Some students can go out of school to take up various projects - internships, jobs, even college courses. But in the past, doing so has meant that they no longer could participate in high school activities, like graduation activities and sports.
Secaucus, fortunately, recently became one of 40 districts that will participate in what state officials call the 12th grade pilot program, which will allow seniors to take up some out-of-school opportunities, but without losing those experiences they will remember for the rest of their lives as part of their graduating class.
"We're one of seven schools in Northern New Jersey selected for this pilot program," said Patrick Impreveduto, principal of Secaucus High School. "This will allow some of our more gifted students to get ready for college or work."
The program would offer students a chance to get a head start on their careers, whether that means taking college courses or taking on jobs that will help them save money towards college.
"Students could even take up internships," Impreveduto said. "Yet the students would not lose all those things other seniors get while remaining at school."
This program would allow students to overcome the restlessness many seniors feel during the last part of their high school terms, and put their energies towards productive ends.
In a status report issued to the Board of Education in December, Impreveduto noted, "current options to our traditional senior year which are being considered will allow students to take college courses [an arrangement is in place with St. Peter's College] for the spring semester and still enable them to participate in any and all co-curricular activities."
Under the program, which Impreveduto is calling the Senior Initiative, students would have the option to spend each day with a mentor as opposed to the current school education block. They could also perform volunteer service in the community or as part of a job-training effort.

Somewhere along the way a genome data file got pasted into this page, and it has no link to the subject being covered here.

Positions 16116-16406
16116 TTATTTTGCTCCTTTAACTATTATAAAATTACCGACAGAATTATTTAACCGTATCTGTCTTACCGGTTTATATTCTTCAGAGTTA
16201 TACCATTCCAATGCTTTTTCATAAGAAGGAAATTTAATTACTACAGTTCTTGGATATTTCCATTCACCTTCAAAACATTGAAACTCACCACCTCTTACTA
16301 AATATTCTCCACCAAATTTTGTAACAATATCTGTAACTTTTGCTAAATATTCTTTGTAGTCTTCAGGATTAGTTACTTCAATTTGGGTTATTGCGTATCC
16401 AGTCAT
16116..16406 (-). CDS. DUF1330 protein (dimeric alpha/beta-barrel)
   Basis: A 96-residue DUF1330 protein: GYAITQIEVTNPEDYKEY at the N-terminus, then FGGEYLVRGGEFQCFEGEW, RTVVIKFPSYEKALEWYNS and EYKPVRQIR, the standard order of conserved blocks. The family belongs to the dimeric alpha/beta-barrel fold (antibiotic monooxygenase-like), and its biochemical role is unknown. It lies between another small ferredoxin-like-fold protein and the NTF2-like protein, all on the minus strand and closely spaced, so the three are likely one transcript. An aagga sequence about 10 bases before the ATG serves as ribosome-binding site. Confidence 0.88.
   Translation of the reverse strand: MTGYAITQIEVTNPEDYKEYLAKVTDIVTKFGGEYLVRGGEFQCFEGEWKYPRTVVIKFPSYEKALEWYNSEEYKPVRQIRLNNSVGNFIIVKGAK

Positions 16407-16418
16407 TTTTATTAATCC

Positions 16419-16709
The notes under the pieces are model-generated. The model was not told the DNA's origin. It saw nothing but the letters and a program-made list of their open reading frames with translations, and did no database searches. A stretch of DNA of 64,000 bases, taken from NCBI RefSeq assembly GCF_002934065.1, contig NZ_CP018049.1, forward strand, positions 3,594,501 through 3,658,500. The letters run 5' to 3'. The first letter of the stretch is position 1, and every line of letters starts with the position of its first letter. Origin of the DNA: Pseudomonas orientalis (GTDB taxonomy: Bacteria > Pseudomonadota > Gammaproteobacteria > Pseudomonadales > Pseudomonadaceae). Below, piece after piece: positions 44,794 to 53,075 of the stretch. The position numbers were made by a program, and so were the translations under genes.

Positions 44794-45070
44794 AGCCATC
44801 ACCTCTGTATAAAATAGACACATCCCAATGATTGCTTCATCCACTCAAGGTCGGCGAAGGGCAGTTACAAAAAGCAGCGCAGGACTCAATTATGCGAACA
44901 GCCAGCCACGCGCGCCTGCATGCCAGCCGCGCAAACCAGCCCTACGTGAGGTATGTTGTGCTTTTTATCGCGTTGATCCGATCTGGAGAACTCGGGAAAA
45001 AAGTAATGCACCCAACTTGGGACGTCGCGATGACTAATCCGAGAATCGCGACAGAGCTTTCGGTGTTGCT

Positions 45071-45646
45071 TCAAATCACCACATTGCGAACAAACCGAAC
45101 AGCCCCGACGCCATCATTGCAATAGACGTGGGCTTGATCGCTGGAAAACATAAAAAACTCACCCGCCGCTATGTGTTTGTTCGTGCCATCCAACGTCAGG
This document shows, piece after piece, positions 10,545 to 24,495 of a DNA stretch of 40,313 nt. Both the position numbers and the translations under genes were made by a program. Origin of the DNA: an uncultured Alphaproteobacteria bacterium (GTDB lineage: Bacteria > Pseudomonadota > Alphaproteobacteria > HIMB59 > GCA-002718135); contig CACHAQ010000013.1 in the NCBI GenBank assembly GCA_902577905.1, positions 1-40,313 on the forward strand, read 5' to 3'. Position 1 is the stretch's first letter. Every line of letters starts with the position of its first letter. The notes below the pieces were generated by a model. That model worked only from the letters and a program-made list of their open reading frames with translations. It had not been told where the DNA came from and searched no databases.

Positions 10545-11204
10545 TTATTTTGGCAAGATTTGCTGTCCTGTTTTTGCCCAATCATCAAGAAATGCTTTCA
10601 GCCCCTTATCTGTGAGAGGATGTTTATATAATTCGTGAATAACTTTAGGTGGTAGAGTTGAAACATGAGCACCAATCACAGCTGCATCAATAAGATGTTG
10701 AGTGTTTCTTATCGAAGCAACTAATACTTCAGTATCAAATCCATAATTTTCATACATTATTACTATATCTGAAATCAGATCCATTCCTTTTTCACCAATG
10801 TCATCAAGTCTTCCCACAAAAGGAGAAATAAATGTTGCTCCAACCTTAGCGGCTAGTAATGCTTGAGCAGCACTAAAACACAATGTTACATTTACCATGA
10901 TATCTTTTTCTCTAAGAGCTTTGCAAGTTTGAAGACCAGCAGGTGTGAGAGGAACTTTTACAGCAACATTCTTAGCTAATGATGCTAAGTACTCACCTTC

"Although we have an agreement with St. Peter's, students can go to the college of their choice," Impreveduto said.
While the state program would allow students to take up to 12 credits, the agreement with St. Peter's would allow Secaucus High School students to take up to nine credits.
"Our kids can participate in all the high school's goings on, and yet go to college and benefit from higher learning as well as partake in activities at the college."
Students would go to St. Peter's campus in Jersey City at a substantially reduced rate. Secaucus High School students would pay $450 for a three-credit course.
Students are eligible for the program if they have finished all their required courses with a minimum B grade average and have scored at least 1000 on their SATs.
"If students have met all high school requirements, which is four years of English, math, science etc., we will tell the them can stay here in Secaucus High for the spring semester by taking electives," Impreveduto said, "or [they] can go to St. Peter's, where we worked this deal for them, or NJIT or Ramapo or Stevens or any other college that will accept them and take as many credits as the college wants to give them."
If they want to go out to work for six months, students can do that.
"All we will want from them in that case is a log," Impreveduto said.
This could be paid or unpaid. Or if they have a specific interest in which they'd need time to do research, Secaucus High will let them do that as part of this program.
"Come June, they can go to the prom, they can still play baseball with Secaucus teams or whatever it might be," Impreveduto said. "This is very different from the way things were done in the past. In the past, if you went to college you were not allowed to participate in anything in high school. Now the state is being flexible."
This program is slated to start in 2003-2004.